A Mini-Whip antenna's DXCC score

Pieter-Tjerk de Boer, PA3FWM pa3fwm@amsat.org

(This is an adapted version of part of an article I wrote for the Dutch amateur radio magazine Electron, January 2018.)

Since July 2012, the Twente WebSDR uses a MiniWhip active antenna. This is a simple active antenna based on a design by PA0RDT, consisting of a metal plate of about 5 by 10 cm and a buffer amplifier; see my previous writings about it here and here.

To judge the performance of such an antenna, one can resort to measurements, e.g. of the noise level, sensitivity and large-signal behaviour. But one can of course also very practically observe what signals one can receive with it.

Since almost the beginning, the WebSDR has a logbook facility, in which users can enter stations they hear. This is totally voluntary, and not a very prominent feature, but in the course of the five years since the WebSDR got its current antenna, some 170000 logbook entries have been made. For each entry the corresponding DXCC entity is automatically looked up, leading to a present count of 304 countries. Surely not a bad score, as there are only 339 in total.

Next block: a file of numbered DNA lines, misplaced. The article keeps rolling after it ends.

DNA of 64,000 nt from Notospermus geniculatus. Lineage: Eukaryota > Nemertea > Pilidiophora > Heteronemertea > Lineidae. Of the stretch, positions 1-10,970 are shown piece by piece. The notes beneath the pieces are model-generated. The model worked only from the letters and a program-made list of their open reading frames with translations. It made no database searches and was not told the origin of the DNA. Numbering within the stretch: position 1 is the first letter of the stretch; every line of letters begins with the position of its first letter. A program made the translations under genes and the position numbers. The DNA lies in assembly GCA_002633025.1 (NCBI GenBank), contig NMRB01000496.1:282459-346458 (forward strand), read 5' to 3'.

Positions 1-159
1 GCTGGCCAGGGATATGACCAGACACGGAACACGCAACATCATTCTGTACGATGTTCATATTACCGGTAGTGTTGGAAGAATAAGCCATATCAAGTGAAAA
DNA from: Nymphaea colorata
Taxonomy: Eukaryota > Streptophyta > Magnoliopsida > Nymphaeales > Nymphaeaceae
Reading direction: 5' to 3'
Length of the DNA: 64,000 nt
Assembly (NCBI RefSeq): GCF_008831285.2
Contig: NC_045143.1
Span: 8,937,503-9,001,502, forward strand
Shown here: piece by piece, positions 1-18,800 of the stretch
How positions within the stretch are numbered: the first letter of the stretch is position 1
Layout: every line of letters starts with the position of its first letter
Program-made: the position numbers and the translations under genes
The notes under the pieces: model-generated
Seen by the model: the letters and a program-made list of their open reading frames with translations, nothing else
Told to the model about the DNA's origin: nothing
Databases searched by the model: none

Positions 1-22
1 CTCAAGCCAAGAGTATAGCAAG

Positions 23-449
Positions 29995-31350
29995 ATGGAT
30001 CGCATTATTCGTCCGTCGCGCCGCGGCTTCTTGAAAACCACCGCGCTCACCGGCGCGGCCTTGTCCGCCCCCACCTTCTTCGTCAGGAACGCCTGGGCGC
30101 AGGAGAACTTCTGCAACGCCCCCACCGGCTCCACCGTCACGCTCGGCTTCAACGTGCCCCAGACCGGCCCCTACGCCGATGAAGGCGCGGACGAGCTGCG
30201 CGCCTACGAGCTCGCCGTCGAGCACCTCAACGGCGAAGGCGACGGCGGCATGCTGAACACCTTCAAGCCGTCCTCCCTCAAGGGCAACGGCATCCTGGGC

Out of those 304 entities, 41 have been logged less than 10 times. I checked these manually, causing 11 entities to be removed because none of the callsigns logged for them were plausible. E.g., I couldn't find the callsign on the Internet; so these are probably typos or were copied incorrectly. None of the entities that were logged between 6 and 9 times, were removed by this check; therefore I assume that the entities that were logged 10 times or more, are correct too.

Thus, 293 entities remain; still a nice score, and a sign that with such a simple antenna, even at a somewhat industrial location as our university campus, one can still hear quite a lot. But working them is of course quite a different challenge...

I don't really follow the world of DX-peditions, but was surprised that in just five years such a large part of all DXCC entities is activated at least once.

Text and pictures on this page are copyright 2017, P.T. de Boer, pa3fwm@amsat.org .
Republication is only allowed with my explicit permission.